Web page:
However, the onset of winter means the mucky bogs and wetlands freeze, and the bugs have vanished.  Now these wetlands make for excellent travel by dogsled, ski, and snowshoe because they are flat, protected from biting winds, and not subject to slush. The fallen snow makes for lovely enchanted forests of black spruce, weighed down with white, in the wetlands.

Although not as eye catching as the trees, a look under the black spruce or tamarack trees in the frozen bogs will likely discover a common wetland shrub called Labrador tea.  While guiding, I pause and point it out along the dogsled trail, encouraging dogsledding guests to pocket a couple handfuls for later back at the lodge.
The shrub often carpets the ground and grows one to three feet tall, with leaves one or two inches in length. Fragrant, elongated leaves have a leathery green top (or, often a brownish top in winter), with edges that roll downward.  The special part of these leaves is the underside.  Flip them over to see the densely hairy copper-colored bottom.  Naturalist and author Mark "Sparky" Stensaas calls them the "hairy armpit" leaves.  I know of no other north woods plant with such a similar characteristic, and it is an excellent identity clue.

The most commonly confused similar plant may be leatherleaf, another common wetland shrub - but one that lacks the hairy underside.  Also, leatherleaf leaves typically angle upward, whereas the Labrador tea leaves often droop downward or point out horizontally.

 In late May through June, once the mosquitoes have returned and the dogsleds are stored, Labrador tea blooms with dime-sized white flowers - each with five petals.  If you are not in the wetlands at that time of year, you may see the flowers while paddling along boggy shorelines.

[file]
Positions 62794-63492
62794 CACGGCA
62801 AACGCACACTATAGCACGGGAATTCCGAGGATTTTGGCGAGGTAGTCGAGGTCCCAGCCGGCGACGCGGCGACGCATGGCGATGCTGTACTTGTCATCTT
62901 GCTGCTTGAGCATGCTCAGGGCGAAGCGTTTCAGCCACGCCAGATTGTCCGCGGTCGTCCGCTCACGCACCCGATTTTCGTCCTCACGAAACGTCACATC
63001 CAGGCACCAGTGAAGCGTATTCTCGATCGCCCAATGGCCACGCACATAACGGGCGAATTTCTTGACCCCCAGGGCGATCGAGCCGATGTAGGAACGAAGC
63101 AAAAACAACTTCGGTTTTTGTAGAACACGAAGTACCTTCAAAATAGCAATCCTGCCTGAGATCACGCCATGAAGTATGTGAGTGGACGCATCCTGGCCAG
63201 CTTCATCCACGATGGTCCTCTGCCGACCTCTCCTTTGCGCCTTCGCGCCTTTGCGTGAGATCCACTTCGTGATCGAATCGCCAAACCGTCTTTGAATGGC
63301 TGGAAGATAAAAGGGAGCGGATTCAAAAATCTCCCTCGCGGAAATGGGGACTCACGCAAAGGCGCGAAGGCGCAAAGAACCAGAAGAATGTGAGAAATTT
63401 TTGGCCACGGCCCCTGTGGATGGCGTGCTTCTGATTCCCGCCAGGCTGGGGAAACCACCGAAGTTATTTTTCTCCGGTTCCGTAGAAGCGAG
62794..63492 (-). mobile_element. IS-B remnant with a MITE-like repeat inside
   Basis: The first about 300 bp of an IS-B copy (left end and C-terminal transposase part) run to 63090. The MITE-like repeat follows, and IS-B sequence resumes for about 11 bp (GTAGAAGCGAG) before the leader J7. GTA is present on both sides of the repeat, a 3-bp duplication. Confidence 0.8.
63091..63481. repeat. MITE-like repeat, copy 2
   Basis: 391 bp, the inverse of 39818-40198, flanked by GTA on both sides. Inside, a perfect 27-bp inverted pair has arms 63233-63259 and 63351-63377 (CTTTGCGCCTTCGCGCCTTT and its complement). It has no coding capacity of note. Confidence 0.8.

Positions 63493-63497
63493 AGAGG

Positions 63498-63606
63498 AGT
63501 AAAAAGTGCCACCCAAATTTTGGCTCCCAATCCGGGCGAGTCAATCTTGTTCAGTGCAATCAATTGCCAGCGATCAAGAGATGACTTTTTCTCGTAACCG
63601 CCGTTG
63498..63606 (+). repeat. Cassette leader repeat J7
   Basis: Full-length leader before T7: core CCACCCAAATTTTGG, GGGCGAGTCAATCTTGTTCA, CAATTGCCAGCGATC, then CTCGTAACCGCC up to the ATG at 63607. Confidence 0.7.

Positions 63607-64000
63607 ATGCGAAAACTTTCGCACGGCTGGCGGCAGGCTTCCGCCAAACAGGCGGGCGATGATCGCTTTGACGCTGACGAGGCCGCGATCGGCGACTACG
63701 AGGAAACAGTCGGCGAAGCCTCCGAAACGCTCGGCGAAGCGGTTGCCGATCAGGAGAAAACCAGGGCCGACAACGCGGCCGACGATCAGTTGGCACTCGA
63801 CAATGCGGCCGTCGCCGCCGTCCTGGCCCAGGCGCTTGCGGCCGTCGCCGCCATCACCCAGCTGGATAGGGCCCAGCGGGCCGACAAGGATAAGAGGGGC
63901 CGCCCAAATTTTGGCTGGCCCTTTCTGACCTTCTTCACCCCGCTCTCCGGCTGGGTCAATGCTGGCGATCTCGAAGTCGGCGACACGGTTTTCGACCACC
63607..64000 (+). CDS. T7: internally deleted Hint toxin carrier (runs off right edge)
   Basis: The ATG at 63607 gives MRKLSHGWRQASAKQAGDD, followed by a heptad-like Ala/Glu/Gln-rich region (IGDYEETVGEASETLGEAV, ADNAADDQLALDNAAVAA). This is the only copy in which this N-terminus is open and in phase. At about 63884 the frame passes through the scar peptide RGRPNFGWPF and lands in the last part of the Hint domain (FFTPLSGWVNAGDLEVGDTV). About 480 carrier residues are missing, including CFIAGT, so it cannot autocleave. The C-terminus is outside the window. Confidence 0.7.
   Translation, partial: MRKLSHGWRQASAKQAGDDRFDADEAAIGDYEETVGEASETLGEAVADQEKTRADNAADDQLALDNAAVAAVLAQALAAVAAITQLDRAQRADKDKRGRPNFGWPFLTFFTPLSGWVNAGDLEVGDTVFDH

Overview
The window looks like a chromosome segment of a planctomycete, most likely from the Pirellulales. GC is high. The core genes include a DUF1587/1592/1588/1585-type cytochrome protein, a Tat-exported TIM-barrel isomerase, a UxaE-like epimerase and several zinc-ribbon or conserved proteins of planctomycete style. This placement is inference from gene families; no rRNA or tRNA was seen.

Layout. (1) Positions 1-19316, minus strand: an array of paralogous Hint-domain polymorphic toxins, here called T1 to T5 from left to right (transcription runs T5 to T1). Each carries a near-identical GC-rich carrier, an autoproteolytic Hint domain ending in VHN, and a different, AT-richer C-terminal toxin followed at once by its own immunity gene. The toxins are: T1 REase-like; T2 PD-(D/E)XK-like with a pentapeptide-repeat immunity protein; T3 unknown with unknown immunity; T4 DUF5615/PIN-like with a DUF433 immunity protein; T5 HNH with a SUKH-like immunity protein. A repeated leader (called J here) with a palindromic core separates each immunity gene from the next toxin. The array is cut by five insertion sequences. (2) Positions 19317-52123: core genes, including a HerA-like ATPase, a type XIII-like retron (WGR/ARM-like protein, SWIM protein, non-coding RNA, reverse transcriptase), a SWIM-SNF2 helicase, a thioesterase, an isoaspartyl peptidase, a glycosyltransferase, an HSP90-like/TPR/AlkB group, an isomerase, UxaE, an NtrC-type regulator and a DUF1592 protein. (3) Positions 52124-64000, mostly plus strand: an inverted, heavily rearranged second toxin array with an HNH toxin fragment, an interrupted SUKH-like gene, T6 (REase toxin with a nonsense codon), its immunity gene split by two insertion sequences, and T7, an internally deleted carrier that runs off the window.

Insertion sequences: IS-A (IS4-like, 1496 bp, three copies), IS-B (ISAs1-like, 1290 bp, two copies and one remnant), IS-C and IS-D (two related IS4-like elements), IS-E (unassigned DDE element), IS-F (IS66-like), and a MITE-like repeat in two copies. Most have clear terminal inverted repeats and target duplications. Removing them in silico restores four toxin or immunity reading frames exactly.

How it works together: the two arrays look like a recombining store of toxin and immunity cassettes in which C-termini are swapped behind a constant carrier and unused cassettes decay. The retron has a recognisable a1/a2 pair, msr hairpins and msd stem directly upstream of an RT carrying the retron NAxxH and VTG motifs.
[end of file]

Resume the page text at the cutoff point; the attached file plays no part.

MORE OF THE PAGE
With such a name, it is no surprise that people steep the leaves in hot water for five minutes or so to make a hot beverage.  I've found that placing a large handful of leaves into a coffee filter, and dunking them in a hot mug of water for five minutes is a simple way to prepare the herbal  drink with easy cleanup.  The concoction can taste quite woodsy and few people claim it to be particularly pleasing straight up.  However, a healthy dose of cream and sugar, perhaps not surprisingly, makes for a delightful occasional beverage.  

Labrador tea is sometimes called medicine tea, Indian tea, swamp leaf, muskeg tea, or Hudson's Bay tea.  The reference to medicine probably relates to the fact that Native Americans, such as the Chippewa, used the tea to treat a range of maladies including colds, digestion issues, asthma, kidney problems and fever.

Although the beverage may provide some health benefits and is commonly referred to as a desirable tea drink, it is important to know that the leaves contain a potentially poisonous compound.  That's probably why you won't find this tea on supermarket shelves.  Thus, the tea should only be consumed infrequently and not in large quantities.  To limit your intake, maybe only drink Labrador tea while you're on a dogsled trip, unless, of course, you're a dogsled guide.

Sunday, January 2, 2011

Slush alert for Ely area lakes!

After almost a foot of snow in the last several days, many lakes are mired in slush. This pic shows the bottom of my skis slushed/iced up after trying to ski across White Iron Lake today.